Then came February and it felt a little shorter than a year, and BAM! came March! From January to March now feels like a decade has gone by since we ushered in 2020. Along with this decade of three months, came more anxiety, especially with the spread of the Coronavirus. 

At first, I wasn’t dealing with the anxiety. It became a part of me; I embraced it as part of what I was going through and accepted its existence in my being. Until…until it grew and spread its roots into my mind and body so deeply, I could no longer function. It was here to stay, a cement block on my chest, not allowing me to breathe. It took over my mental capacities, my appetite (nothing ever gets my appetite), my sleep, my motivation, my desire to go on, and most importantly, my physical state. I couldn’t move, get out of bed, I felt aches and pains that never existed before. 

So how does one deal with anxiety in stressful times? Here’s what I did:

  1. I reached out for help – as introverted as I am about my emotional wellness, I decided I needed help. My general practitioner, a gem, put me on some natural remedies that eased the sleeplessness. 
  2. Once I was sleeping better, I was waking up more energized and able to get out of bed. 
  3. Then, I was able to acknowledge where I had been and started talking to my family and close friends about it. Sound boards are essential in life!
  4. Once I got out of bed, I made a daily schedule of things I need to accomplish. I kept myself as busy as possible. 
  5. I was able to eat better. That gave me more energy.
  6. I started moving – not exercising at this point – just moving. 
  7. Then, when I felt stronger, I started practicing my version of yoga. 
  8. Then, I started dancing, such a fun and motivating exercise and at the same makes you spew all that anxiety out. 
Tuscany, Italy – Aug. 2019.
I am coming back soon!

It doesn’t work for everyone, but for those who are feeling the anxiety of being home all the time, feeling lonely and alone, unable to move on and adjust to our new normal, please reach out to someone (general practitioner, counselor, psychologist, life coach, family, a friend, it really doesn’t matter) and start your building blocks to get rid of the dark cloud that can engulf us unknowingly. 

Here is a breathing exercise I learned a while back: close your eyes, sit in any comfortable position, focus on the cloud above you. Feel it, visualize it, color it, shape it. Slowly with each breath, make it move over to the left or right as you make it change color. When you feel it has gone, slowly breathe out and open your eyes and do something nice for yourself.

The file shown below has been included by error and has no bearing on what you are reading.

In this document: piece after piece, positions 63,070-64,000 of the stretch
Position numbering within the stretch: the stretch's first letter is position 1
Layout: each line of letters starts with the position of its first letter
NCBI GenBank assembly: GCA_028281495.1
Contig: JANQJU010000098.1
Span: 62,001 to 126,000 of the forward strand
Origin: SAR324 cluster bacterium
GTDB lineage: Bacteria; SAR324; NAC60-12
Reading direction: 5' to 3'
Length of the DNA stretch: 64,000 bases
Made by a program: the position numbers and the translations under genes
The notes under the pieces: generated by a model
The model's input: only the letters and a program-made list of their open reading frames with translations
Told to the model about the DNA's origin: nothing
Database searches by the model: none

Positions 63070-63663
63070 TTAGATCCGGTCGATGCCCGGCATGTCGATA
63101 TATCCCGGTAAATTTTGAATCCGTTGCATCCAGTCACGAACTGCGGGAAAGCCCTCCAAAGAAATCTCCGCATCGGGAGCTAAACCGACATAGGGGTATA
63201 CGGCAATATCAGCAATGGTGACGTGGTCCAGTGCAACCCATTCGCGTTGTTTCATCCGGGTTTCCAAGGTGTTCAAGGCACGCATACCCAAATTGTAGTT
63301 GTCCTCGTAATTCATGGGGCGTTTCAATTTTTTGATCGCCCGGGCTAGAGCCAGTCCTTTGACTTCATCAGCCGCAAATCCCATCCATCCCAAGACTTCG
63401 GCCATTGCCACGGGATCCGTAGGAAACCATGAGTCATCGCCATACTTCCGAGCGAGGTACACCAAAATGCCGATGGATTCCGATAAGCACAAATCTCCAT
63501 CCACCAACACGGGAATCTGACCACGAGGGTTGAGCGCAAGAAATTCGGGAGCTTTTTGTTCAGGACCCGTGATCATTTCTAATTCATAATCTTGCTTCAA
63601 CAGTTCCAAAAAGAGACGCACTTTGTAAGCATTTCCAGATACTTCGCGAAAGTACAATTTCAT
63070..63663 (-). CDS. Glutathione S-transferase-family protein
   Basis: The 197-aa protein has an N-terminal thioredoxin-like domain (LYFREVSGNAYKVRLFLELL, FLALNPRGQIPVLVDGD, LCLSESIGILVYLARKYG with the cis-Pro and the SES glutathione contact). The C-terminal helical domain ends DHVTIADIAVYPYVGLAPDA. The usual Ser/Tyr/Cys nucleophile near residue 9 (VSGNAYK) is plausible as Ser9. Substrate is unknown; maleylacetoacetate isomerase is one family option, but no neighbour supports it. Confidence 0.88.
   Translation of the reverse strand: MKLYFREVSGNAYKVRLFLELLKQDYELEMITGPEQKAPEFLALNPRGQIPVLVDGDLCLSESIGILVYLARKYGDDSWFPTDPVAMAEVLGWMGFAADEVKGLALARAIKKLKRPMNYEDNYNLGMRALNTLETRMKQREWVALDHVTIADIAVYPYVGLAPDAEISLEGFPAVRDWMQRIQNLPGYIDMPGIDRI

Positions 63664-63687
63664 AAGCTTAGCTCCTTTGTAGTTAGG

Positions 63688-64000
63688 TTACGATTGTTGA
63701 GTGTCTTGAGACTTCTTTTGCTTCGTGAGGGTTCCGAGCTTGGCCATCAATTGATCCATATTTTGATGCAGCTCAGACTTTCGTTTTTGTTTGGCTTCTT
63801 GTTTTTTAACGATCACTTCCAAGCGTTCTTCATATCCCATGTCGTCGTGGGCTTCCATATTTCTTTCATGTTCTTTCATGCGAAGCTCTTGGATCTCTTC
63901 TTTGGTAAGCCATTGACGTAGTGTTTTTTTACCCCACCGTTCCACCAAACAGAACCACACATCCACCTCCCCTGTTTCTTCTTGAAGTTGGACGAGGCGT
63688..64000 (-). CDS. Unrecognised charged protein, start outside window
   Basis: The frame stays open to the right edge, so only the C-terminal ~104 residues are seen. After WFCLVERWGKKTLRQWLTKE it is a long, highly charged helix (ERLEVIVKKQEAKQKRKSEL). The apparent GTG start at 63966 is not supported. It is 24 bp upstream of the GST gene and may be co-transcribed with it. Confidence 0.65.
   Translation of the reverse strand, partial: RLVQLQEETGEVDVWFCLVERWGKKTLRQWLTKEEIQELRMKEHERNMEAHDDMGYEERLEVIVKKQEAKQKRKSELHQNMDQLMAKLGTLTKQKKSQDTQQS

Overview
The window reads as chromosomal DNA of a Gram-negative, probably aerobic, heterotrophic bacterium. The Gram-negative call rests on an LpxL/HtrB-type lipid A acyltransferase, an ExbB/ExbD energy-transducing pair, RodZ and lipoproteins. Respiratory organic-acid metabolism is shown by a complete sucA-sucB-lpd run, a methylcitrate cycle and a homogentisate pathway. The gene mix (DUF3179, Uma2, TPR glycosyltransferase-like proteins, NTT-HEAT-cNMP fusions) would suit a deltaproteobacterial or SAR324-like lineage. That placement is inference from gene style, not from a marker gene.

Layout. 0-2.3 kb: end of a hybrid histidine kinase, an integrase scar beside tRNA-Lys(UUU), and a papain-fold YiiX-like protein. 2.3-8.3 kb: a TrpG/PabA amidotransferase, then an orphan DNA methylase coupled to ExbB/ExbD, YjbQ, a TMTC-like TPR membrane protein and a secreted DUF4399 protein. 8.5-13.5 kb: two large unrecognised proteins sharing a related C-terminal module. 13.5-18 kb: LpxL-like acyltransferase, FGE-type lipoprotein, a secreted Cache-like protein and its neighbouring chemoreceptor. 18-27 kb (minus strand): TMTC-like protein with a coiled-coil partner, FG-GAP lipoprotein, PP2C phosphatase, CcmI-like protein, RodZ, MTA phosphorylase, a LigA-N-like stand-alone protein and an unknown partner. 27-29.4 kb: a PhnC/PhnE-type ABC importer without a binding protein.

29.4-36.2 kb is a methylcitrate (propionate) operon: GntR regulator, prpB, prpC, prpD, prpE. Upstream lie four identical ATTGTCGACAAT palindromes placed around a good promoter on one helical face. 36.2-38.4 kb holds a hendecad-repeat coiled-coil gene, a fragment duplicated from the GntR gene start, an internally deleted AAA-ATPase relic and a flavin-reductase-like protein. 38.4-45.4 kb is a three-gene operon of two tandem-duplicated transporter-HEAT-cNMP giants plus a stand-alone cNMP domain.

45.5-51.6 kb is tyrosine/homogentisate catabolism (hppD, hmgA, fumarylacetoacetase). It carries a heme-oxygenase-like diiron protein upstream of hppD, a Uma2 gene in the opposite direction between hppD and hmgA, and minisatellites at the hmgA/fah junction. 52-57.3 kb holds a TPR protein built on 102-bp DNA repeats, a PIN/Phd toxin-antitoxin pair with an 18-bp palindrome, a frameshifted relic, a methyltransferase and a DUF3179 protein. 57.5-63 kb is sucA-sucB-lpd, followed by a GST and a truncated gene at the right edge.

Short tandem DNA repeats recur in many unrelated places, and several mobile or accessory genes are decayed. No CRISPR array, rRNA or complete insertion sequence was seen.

Mental in Malaga

RafifJ, Malaga, Spain

“Today I’ll go out. No, better to stay in. I have work to do. Well, it can wait. No, it can’t. Who knows if I will have work tomorrow. Eat. No, I just did that. Well, OK, I’ll eat again. WAIT! I’ll take a nap. Maybe I should do some lunges. Shit, I have to call XX to check in. Let me take a shower so they don’t see how crappy I look.”

Sound familiar?

It’s bad enough that we’re under lockdown, but when we start feeling caged in by our own thoughts it’s time to change things up a little. I know my friends offer sensitive, caring advice, but I take more of a hardliner’s approach. Here goes:

FIRST: QUIT WHINING!

Retrieved via Internet search.

You are alive, unlike about 90,000 others around the world. Now get off your butt and do these things:

  1. Play Aretha Franklin’s RESPECT. You don’t have to dance, but you have to sing along. TRUST ME ON THIS.
  2. Open the window and shout out, “Hello, world!” Only do once a day or your neighbors will freak out.
  3. Do 2 minutes of exercise. It can be dancing, stretching your neck, or raising your glass. TWO MINUTES won’t kill you. Over time, do more if you like this.
  4. Turn off the damn news and watch a Hallmark Channel or equally sappy show. Romances are best.
  5. Create an idea wall. On Post-It notes, jot down the things you have learned during your stay-at-home experience. Stick the notes on the wall and organize them. Check out the patterns you create.
  6. Do an online word cloud. List the words that describe how you feel, choose a shape and a font, and see the magic that happens. Repeat. You’ll find that the words eventually become happier.
  7. Plan an online party. Invite three people. Repeat, with others.
  8. Take a virtual museum tour. All the major museums around the world are offering free tours. You might learn something, and just think – later you can show off your vast cultural knowledge.
  9. Play online backgammon. Or some other game.
  10. Call someone. Anyone. Never, ever feel like you’re the only one going through this. We are all in the same boat.

Good luck to us all!


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We use photos we retrieve via Internet searches. No copyright infringement intended.